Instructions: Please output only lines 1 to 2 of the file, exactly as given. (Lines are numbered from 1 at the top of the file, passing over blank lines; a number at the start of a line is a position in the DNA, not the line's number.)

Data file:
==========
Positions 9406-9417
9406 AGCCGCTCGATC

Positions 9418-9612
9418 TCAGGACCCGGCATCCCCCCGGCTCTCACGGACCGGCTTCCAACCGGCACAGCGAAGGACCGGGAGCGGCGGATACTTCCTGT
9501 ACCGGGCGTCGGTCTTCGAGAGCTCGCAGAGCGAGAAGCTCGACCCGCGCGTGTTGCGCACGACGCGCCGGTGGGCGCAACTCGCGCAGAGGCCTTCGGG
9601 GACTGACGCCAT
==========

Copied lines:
Positions 9406-9417
9406 AGCCGCTCGATC